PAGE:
Nature and urban structure: The United States vs European Union
Interwoven within urban matrix are undeveloped, recreational, and green spaces, yet the abundance and role of these interstitial ecosystems, and the broader environmental, is often overlooked in the current theory of urban structure and growth. Our objective was to compare the power law scaling properties of land covers in cities on two continents, the United States and European Union. Power law scaling (A = αxβ) has been used in biology, physics, and urban studies to understand a system’s underlying processes. Here we used power law scaling properties (specifically the slope (β), breakpoints, and residuals) to investigate 1) the differences in urban structure and growth in the US and EU, and 2) the role of interstitial ecosystems, climate, and topography on those patterns. Scaling properties were calculated based on a large population range (2500 to 12 million) which resulted in 3592 US and 8204 EU cities. We calculated for each city the total area of a contiguous city, area of land uses, population, precipitation, and topographic slope based on publically available GIS data (ex. 2011 NLCD, 2010 EU Urban Atlas).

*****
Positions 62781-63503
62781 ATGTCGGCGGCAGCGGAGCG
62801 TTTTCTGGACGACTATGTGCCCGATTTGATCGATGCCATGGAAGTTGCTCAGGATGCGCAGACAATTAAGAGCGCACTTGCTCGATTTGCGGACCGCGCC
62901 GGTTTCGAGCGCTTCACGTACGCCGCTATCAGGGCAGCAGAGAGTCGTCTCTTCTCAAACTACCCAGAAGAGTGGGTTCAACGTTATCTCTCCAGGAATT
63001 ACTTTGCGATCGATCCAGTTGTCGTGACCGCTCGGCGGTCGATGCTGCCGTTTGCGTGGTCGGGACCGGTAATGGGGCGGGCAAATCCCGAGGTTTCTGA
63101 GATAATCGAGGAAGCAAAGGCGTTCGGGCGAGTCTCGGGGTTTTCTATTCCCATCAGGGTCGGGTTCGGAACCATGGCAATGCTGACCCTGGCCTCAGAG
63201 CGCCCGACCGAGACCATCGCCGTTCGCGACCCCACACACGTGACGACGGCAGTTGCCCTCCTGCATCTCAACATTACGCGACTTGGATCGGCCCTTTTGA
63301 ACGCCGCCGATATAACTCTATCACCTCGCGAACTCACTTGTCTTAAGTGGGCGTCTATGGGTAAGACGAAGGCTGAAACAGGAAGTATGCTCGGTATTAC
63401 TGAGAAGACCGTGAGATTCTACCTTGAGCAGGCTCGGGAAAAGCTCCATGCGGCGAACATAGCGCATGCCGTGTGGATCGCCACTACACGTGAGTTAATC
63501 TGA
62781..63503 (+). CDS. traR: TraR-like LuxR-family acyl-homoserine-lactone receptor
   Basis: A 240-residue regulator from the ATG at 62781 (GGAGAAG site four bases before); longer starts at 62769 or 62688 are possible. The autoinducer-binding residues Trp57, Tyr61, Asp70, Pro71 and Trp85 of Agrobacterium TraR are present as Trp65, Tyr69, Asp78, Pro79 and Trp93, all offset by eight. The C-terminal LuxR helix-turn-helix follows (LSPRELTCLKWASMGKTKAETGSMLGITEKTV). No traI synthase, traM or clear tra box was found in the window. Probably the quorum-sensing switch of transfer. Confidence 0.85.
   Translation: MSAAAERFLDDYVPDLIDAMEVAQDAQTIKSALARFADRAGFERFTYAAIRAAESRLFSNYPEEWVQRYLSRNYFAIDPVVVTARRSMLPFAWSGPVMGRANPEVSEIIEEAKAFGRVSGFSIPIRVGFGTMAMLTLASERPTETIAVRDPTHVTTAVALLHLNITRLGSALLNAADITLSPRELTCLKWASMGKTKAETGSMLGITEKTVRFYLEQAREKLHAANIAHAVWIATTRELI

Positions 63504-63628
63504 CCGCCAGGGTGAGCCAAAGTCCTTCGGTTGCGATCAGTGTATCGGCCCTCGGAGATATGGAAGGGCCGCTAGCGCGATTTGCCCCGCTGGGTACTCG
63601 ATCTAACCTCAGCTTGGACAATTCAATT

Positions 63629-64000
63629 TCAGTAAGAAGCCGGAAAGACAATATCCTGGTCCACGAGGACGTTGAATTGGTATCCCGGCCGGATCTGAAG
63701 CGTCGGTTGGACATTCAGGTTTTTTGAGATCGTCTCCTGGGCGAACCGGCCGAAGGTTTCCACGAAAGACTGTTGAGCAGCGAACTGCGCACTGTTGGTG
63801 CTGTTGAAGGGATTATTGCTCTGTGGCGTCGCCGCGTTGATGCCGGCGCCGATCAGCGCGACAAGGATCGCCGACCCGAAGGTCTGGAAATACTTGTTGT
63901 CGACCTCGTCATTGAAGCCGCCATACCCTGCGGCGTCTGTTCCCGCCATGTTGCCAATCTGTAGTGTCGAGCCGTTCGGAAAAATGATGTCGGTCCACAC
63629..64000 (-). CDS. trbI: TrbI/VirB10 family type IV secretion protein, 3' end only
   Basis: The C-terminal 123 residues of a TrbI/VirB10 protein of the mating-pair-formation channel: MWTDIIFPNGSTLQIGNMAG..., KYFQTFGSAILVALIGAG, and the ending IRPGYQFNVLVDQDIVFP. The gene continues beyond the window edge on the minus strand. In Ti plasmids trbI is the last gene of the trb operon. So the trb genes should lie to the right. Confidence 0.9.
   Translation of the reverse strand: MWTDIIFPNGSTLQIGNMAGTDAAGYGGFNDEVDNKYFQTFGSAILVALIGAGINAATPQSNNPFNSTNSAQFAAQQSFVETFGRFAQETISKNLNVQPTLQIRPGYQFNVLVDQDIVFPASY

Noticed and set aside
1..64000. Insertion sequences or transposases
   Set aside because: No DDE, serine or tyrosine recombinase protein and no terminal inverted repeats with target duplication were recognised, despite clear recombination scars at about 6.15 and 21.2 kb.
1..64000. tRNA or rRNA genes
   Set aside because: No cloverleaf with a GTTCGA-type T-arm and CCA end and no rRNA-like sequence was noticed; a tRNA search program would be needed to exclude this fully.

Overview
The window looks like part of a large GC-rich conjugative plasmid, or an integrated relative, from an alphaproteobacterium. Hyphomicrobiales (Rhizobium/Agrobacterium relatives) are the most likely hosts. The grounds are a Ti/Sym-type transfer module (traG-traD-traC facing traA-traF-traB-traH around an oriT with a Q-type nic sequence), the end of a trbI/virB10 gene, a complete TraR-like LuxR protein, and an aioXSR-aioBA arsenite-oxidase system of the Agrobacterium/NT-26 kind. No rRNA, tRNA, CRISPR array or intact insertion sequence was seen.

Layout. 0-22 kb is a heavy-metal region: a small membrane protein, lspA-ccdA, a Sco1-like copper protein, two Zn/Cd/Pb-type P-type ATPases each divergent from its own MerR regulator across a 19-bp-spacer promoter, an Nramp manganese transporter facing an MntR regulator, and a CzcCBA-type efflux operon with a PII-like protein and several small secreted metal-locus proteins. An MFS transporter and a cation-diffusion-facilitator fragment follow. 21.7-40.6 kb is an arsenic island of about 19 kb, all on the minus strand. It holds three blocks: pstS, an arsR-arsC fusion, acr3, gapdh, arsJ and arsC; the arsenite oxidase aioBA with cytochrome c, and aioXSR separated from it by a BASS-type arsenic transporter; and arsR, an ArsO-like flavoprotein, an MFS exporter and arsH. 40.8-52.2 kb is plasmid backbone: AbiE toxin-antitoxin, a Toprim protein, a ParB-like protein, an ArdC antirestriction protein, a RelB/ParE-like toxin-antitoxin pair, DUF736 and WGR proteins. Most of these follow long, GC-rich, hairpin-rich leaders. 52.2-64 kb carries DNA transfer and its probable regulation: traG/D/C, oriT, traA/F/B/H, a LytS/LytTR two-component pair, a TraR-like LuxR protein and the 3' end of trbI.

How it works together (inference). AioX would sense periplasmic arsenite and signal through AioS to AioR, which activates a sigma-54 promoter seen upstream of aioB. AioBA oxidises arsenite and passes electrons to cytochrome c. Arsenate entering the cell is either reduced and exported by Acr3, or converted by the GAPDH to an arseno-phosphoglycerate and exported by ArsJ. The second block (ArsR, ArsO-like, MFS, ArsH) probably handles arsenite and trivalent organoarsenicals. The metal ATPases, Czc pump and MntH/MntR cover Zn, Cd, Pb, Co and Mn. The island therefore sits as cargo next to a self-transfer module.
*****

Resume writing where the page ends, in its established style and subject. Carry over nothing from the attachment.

Results show that urban structure and the role of nature differs in US and EU cities. Both the US and EU scaling had significant breakpoints, above which the trajectory of land uses (β) changed. In the US, above 360,000 people cities β for total area decreased from 0.95 to 0.78, indicating US grow more densely above this threshold. In the EU, β increased from 0.86 to 0.92 at a population of 220,000, indicating the increase in density actually slows for large EU cities. Interstitial ecosystems contribute to the differences in density. In the US, the percentage of undeveloped and open space were maintained, while recreational land and water bodies increased. EU cities had overall higher density residential development, while the percentage of green space, recreational land, water, and undeveloped land increased as population increased. In addition, more variation between US cities could be explained by precipitation, whereas in the EU no relationship was observed. In sum, EU cities are initially much denser than US cities and incorporate “natural” spaces as populations grow, whereas the US starts with high levels then infills with denser urban land covers.